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Why do my sugar levels stay high all the time?

Saturday, 19 February 2005
Answered by: Dr. Anju Virmani
Consultant Endocrinologist,
Sunder Lal Jain Hospital,
New Delhi
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Q. I am a 36 years old and diabetic for the past 2 years. Doctor has started insulin treatment recently after OHA failure. I was given Huminsulin 30/70, 30 units in the morning and 26 units in the evening but still my blood sugar is higher than 200 mg/dl all the time. What is the best possible way to control it? Should I increase the insulin dosage or change the insulin type? What are the other ways to bring it to normal?

A.  Insulin dose adjustment is a complex process, requiring several inputs: -Your lifestyle: regular eating and activity schedule, and variations in it; -Your handling of insulin: injection technique, whether you are rotating the sites enough or not, storing insulin properly, etc. -Your level of blood glucose monitoring: are you monitoring at different times of the day or not, are your sugars going from low to high (rebound), or staying high. -Your glycosylated haemoglobin. -Whether you smoke/ take alcohol, and how much; -Your exercise levels etc. You should discuss all this with your doctor, and make changes accordingly. Remember, diabetes is a chronic disorder with several ramifications. It is not just a sugar disease. Your physician also has to make sure you are monitored for associated problems like high BP, high lipids, etc; and for chronic complications like kidney function, eye problems (especially in the retina), heart function, etc.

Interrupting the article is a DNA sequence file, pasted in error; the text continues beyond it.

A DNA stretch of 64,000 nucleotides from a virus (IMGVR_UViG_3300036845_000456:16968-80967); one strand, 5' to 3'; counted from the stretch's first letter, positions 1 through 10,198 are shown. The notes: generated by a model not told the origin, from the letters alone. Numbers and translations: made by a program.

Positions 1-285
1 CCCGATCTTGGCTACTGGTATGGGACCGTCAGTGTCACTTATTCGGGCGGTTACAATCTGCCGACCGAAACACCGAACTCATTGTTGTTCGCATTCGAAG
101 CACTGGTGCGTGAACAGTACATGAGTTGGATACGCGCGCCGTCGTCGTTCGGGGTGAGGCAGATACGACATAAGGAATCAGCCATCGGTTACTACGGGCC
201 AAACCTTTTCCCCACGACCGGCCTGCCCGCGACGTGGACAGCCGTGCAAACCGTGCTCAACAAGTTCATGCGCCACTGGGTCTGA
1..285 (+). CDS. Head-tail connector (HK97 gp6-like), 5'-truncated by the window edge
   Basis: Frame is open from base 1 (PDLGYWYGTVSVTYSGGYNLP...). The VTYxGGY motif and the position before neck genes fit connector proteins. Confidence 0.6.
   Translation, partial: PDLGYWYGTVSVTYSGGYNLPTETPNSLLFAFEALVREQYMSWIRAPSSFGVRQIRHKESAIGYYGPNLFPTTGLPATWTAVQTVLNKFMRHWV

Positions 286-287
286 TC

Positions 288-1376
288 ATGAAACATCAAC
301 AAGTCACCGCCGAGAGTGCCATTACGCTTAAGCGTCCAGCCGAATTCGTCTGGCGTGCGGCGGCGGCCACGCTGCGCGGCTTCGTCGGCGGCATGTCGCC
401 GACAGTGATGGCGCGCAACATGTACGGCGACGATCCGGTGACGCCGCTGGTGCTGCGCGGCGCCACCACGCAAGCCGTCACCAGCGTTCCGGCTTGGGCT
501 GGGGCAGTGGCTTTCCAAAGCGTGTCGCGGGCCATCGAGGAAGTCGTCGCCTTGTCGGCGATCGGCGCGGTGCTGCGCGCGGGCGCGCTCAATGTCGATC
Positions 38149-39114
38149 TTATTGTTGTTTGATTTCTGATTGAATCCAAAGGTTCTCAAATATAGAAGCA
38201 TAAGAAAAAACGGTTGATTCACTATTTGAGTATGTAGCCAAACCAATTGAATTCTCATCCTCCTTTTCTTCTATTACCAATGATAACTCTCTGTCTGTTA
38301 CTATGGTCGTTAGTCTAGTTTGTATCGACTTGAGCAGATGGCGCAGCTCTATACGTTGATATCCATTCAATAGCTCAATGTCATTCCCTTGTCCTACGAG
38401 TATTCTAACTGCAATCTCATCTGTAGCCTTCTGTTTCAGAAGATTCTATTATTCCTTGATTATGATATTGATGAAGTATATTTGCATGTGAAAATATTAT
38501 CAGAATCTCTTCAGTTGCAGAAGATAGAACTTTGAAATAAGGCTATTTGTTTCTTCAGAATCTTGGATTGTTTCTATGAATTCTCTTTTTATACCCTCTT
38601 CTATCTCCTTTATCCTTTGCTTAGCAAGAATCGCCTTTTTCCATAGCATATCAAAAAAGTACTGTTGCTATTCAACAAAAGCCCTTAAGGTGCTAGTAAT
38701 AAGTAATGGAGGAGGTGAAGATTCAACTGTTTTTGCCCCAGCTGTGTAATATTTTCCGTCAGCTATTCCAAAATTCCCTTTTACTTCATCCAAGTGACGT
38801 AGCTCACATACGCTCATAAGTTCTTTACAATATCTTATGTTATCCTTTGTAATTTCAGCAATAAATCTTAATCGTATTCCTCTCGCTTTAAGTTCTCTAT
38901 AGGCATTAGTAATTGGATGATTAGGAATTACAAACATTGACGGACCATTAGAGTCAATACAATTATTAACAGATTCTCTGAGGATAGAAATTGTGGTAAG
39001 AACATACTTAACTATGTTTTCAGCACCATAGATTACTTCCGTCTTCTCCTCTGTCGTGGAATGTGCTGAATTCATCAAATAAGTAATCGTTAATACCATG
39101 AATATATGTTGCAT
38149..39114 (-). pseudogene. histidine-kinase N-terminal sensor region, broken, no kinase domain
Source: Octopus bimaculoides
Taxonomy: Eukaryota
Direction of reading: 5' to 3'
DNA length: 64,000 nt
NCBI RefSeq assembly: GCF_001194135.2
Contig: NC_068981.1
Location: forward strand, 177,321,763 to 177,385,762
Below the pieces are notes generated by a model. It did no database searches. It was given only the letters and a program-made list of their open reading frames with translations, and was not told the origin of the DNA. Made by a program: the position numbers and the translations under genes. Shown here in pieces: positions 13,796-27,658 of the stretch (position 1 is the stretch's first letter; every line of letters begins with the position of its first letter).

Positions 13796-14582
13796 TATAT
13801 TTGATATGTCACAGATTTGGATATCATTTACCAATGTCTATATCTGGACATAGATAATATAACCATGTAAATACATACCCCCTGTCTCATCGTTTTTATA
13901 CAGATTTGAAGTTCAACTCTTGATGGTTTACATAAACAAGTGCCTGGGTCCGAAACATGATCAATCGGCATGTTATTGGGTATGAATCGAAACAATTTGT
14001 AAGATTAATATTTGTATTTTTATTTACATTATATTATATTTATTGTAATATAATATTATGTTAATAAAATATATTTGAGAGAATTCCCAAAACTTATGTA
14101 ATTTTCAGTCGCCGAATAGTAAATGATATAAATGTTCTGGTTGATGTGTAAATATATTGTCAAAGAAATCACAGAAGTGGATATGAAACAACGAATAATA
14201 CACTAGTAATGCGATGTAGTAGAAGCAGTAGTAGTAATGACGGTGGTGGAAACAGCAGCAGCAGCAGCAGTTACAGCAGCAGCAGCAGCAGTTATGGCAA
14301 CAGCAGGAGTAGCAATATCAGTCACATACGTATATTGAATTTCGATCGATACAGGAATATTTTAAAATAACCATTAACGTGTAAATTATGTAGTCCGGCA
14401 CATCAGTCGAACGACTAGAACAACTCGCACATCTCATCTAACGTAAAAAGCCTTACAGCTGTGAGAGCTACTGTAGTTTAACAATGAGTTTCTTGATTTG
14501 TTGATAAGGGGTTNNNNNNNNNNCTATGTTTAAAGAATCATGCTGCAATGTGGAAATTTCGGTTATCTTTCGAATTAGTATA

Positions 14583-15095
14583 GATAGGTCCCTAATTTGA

A.  Insulin dose adjustment is a complex process, requiring several inputs: -Your lifestyle: regular eating and activity schedule, and variations in it; -Your handling of insulin: injection technique, whether you are rotating the sites enough or not, storing insulin properly, etc. -Your level of blood glucose monitoring: are you monitoring at different times of the day or not, are your sugars going from low to high (rebound), or staying high. -Your glycosylated haemoglobin. -Whether you smoke/ take alcohol, and how much; -Your exercise levels etc. You should discuss all this with your doctor, and make changes accordingly. Remember, diabetes is a chronic disorder with several ramifications. It is not just a sugar disease. Your physician also has to make sure you are monitored for associated problems like high BP, high lipids, etc; and for chronic complications like kidney function, eye problems (especially in the retina), heart function, etc.

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